Make plans now to join us at 6 p.m. on Friday, November 24, at the Muskingum Livestock facility, 944 Malinda Street in Zanesville, for the 11th annual OCA Replacement Female Sale. Consignment details including videos of the three cow-calf pairs, 33 bred cows and 65 bred heifers can be found on-line at https://www.ohiocattle.org/events-programs/replacement-female-sale and the most current catalogue listing is linked here. Breeds of this year’s offerings include Angus, Red Angus, Hereford, Crossbred, Limousin, LimFlex, and Simmental.
The consigned females are all under the age of five as of January 1, 2024, and are registered or have commercial background. Bred females are bred to a bull with known EPD’s, and the calves at side of cows are sired by bulls with known EPD’s. An accredited veterinarian has verified the pregnancy status, and all consignments have fulfilled specific health requirements.
Take advantage of this opportunity to add quality young replacement females to your herd. If you have questions about the sale, contact Garth Ruff, OSU Extension Beef Field Specialist, (740-651-7140 or firstname.lastname@example.org) or the OCA office at 614-873-6736 or email@example.com.
The second session of the 2023 Ohio State University Extension Beef Team’s Virtual Beef School was broadcast via ZOOM on February 8th. The evening’s program focused on improving fertility and getting cows bred. More specifically, to lead off OSU Grad Student Alex Crist shared her research during her presentation entitled Presynchronization and Improving Fertility of Beef Cows. Following that OSU Extension Educator Dean Kreager presented on Estrus Synchronization While Utilizing Natural Service. Listen in here as Garth Ruff introduces Alex Crist and her presentation Presynchronization and Improving Fertility of Beef Cows during the first segment of the evening’s program.
EDITOR’s NOTE: Dean Kreager’s presentation entitled Estrus Synchronization While Utilizing Natural Service that followed can be found on YouTube linked here.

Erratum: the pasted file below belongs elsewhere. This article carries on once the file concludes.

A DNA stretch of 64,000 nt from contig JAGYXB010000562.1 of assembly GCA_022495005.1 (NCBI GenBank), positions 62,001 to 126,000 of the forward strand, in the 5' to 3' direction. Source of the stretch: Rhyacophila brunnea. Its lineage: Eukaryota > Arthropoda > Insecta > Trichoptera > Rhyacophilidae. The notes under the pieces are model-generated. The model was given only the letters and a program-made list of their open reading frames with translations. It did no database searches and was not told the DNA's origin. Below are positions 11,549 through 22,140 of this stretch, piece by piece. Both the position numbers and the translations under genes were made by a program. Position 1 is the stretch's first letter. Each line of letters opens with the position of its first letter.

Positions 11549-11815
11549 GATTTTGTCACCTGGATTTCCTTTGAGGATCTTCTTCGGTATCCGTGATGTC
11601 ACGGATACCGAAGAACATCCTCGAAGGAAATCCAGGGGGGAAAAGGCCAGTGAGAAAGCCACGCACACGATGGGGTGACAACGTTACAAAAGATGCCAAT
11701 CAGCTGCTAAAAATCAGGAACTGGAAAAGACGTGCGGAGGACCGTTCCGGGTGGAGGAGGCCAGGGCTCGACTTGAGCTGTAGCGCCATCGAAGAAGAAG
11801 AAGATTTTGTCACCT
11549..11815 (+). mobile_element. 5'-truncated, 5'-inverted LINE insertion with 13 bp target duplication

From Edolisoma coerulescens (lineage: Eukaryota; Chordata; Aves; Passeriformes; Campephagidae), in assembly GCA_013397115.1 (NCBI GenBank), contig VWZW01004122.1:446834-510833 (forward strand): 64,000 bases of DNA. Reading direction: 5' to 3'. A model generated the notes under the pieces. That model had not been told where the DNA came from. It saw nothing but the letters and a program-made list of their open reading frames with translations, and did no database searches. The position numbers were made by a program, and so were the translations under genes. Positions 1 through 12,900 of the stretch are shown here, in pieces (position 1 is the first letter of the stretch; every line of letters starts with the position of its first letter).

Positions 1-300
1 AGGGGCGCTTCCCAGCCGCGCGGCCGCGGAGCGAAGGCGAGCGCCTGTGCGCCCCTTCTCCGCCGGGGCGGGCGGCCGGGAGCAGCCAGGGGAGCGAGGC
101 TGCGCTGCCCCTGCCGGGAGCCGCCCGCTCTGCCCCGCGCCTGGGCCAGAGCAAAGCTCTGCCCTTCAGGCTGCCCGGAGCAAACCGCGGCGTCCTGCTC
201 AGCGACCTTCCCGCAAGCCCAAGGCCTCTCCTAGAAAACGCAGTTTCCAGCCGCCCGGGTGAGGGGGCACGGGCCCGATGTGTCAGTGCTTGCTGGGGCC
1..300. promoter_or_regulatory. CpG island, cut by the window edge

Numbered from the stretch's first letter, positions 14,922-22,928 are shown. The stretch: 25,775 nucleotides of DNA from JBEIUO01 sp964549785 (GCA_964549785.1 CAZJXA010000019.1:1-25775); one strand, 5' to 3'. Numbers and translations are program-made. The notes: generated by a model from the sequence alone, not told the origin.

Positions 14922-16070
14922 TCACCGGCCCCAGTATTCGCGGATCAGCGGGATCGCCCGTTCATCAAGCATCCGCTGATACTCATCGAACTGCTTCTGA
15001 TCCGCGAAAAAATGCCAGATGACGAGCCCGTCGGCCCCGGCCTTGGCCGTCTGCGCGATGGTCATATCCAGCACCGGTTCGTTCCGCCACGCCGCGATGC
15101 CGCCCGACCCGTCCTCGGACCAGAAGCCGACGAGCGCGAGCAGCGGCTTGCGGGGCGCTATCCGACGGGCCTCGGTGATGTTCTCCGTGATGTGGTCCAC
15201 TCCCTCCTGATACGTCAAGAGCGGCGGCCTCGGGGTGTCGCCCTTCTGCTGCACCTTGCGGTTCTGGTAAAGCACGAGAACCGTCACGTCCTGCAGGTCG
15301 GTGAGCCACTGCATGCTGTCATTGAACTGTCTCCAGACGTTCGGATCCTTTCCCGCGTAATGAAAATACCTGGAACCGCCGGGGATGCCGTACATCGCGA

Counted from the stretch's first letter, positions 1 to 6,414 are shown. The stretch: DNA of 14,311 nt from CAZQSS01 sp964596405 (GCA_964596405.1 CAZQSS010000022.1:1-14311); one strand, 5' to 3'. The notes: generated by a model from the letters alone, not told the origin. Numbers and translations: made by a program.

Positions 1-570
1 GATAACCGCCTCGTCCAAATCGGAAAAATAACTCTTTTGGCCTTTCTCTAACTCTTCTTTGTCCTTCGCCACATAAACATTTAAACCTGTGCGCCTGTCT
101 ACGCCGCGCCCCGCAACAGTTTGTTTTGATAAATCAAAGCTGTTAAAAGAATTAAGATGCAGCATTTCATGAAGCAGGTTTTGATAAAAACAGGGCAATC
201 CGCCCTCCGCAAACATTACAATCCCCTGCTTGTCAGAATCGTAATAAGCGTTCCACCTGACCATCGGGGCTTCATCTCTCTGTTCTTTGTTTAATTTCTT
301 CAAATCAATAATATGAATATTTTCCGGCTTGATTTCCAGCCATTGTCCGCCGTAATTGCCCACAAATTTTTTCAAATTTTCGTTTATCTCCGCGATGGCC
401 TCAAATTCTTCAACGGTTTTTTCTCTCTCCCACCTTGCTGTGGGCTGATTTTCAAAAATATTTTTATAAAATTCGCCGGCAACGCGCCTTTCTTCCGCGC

Enjoy 2023 Virtual Beef School sessions linked here for your convenience.
The Ohio State University Extension Beef Team hosted the 2023 Virtual Beef School on the second Wednesday of each month, January through April. In case you missed any of the session, or would like to review them, find the recording of each linked below:
January 11; A Look at Input Costs with Barry Ward, OSU Extension Leader for Production Business Management and Market Outlook with Garth Ruff, OSU Extension Beef Field Specialist (view the recording here)
February 8; Presynchronization and Improving Fertility of Beef Cows (click link to see presentation) with Alex Crist, OSU Animal Sciences and Synchronization and Natural Service (click here to see presentation) with Dean Kreager, OSU Extension Educator
March 8; Asian Longhorn Tick and Theileria (click here to see presentation) with Dr. Risa Pesepane, OSU Vet Preventative Medicine and Managing Anaplasmosis (click here to see presentation) with Dr. Justin Kieffer DVM, OSU Animal Sciences. Dr. Kieffer also explained what the Veterinary oversight of OTC antibiotics would mean to cattlemen, and what the meaning of VCPR is.
April 12; OSU Beef Team Live Roundtable, Q & A session with OSU Extension Beef Team members. (click here to see recorded presentation)
– Dr. Michelle Arnold, UK Veterinary Diagnostic Laboratory
Determining the cause of abortions and stillbirths in cattle remains a significant challenge for veterinary diagnostic laboratories, despite vast improvements in the tests used to detect infectious organisms. Most studies find that only 20-50% of abortion cases submitted are “solved”, meaning the first initiating event resulting in the death of the fetus was discovered and answered “why” the calf died. Diagnosis of the cause of an abortion is exceptionally challenging because characteristic visible clues in the fetus rarely occur, sample tissues are often rotting and unsuitable for examination, and the most important tissue for analysis, the placenta, is seldom submitted. Instead, veterinary diagnostic laboratories can often recognize the final mechanism resulting in death of a fetus or calf, such as anoxia (lack of oxygen) or trauma, that answers “how” the calf died instead of “why”. Veterinarians understand the limitations of abortion diagnostics and are best suited to help the producer determine if and when an investigation is warranted and how to collect and submit the appropriate samples. Abortion outbreaks can cause serious economic losses, so it is of value to identify potential causes and how to reduce or eliminate them. For some producers, a single pregnancy loss may trigger an investigation while for others, multiple losses need to occur before calling a veterinarian. A loss of 2% for abortions is often quoted as “acceptable” but this percentage usually does not Continue reading →